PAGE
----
III. Buddhist Scriptures or Buddha’s Teachings

A). Definition of scriptures

Sacred scriptures are oral or written traditions which tend to be concerned with 1) the expression and transmission of spoken and written sounds and words as holy or sacred power; 2) the meaning, value, ideals, cohesiveness, and self-identity of a people in their environment together with the standards of normal and ideal behavior for individuals; 3) orienting and relating the people toward reality, the transcendent or the divine; 4) diagnosing and resolving human concerns, hopes, and anxieties by transforming human existence into desired practical and ideal forms, and 5) depicting and exhorting a holy way or path authenticated, revealed, or discovered through a holy person or religious community.’[7]

b) Buddhist concept towards scriptures and its function in Buddhism

Buddhism is one of the few world religions to reject the notion of ‘revealed scriptures,’ the foregoing quotation makes clear that the Buddhist life is lived from within the Buddhist texts.  Perhaps Buddhists have more scriptures than other religions but to them, words, even most scriptural words, are not divine but merely conventional – created by humans for the purpose of solving practical problems in everyday life.’[8]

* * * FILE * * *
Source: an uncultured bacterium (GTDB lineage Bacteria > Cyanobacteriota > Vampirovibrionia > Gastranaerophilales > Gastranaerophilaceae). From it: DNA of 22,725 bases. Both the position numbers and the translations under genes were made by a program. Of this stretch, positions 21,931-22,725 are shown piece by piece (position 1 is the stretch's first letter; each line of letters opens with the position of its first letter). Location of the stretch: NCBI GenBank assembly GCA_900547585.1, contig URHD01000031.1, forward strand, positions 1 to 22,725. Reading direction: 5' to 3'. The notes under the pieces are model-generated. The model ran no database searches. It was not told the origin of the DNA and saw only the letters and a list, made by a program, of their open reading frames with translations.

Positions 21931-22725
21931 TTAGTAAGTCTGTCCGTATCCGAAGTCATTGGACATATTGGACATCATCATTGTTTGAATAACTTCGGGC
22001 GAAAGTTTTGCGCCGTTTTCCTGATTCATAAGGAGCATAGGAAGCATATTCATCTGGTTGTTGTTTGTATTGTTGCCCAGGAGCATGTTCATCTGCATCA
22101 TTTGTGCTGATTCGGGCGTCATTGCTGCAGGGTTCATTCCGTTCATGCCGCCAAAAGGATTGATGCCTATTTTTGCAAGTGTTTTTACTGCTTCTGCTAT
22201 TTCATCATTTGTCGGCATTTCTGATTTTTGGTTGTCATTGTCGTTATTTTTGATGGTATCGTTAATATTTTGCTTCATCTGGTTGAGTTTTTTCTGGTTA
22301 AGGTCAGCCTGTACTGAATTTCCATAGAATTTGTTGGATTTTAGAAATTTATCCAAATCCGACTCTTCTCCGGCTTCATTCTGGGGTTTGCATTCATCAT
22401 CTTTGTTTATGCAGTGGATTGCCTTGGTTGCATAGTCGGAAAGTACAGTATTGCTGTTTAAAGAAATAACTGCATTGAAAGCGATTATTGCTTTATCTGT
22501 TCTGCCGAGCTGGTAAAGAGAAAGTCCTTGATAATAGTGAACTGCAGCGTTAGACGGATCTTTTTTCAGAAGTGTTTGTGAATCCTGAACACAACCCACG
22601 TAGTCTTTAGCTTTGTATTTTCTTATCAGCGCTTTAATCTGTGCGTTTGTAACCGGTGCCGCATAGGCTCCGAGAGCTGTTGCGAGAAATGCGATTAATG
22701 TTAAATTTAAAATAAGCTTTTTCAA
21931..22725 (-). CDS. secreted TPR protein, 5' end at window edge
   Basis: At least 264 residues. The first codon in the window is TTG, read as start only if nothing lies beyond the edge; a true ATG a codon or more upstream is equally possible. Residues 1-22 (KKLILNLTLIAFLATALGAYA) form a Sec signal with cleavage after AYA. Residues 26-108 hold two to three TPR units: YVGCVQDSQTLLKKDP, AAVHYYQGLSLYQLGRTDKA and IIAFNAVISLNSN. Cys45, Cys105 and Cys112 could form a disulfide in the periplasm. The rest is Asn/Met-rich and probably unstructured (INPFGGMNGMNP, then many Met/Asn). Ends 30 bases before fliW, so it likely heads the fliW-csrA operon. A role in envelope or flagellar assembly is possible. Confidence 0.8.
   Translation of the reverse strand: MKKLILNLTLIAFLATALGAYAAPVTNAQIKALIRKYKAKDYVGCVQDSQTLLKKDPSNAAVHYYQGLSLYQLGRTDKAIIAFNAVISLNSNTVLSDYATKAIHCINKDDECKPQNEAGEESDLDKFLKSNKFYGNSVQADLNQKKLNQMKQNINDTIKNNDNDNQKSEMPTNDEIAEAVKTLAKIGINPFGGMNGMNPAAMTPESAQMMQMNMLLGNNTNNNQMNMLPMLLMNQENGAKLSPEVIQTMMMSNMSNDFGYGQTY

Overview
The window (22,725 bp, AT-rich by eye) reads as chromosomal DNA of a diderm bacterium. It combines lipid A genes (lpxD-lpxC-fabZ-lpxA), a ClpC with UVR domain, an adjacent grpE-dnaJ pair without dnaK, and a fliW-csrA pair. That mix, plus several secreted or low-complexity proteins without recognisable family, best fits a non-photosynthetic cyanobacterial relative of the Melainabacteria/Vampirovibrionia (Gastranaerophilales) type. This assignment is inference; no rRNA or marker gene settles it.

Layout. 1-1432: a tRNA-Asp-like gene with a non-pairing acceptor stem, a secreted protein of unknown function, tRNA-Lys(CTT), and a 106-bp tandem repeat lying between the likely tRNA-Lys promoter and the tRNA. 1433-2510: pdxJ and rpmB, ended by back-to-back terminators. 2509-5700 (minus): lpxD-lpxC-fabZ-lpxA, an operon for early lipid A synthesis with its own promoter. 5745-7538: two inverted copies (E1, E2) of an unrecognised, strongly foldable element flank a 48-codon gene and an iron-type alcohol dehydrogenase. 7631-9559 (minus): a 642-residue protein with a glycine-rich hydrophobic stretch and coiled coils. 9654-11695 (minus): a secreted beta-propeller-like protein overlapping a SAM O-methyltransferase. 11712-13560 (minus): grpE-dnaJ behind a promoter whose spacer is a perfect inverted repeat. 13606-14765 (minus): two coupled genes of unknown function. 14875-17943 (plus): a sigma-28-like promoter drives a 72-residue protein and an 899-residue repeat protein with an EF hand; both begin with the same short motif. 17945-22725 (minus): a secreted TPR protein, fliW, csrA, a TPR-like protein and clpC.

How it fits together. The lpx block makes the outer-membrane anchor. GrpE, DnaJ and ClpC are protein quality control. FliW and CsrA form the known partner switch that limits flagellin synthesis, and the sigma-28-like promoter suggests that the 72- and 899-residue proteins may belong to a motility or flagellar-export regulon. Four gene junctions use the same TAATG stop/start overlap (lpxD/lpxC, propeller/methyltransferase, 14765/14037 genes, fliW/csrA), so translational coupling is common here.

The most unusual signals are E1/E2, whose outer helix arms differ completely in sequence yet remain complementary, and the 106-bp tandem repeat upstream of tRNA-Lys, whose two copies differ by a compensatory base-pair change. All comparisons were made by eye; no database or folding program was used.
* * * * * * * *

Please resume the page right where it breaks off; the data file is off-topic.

‘The emphasis in Buddhism is on the teachings of the Buddha and the awakening of human personality that these are seen to lead to.  Nevertheless, Buddhists do show great reverence to the Buddha as a supreme teacher and an example of the ultimate goal that all strive for, so that maybe more images of Him exists of any other historical figure.  In its long history, Buddhism has used a variety of teachings and means to help people first develop a calmer, more integrated and compassionate personality and then wake up from restricting delusions.  The guide for this process of transformation consists of understanding, practicing and realizing Dharmas (teachings).’[9]

However Buddhist followers never worship blindly those scriptures as a supernatural power that can take them to Nirvana but they show respect and study scriptures with the understanding that they will be able to release suffering if they follow and practice correctly what the Buddha taught. 

In Buddhist’ definition, scriptures consist of four meanings: 1) contemplation, 2) penetrating through, going through, 3) collecting, gathering together and 4) maintaining, practicing, keeping or following.

·        Contemplation can be used to dispel distractions and defilements.  There are two kinds of contemplation: a) contemplation or meditation on the external forms of the phenomenon, b) contemplation or meditation on the real or underlying nature.

·        Penetrating into the profound meaning of scriptures not relying on words

·        Collecting, gathering together the mind, the attention, controlling the mind

·        Maintaining, practicing morality, keeping the rules or commandments.  There are two kinds of maintaining: 1) prohibitive or restraining from evils; 2) constructive or constraining to goodness.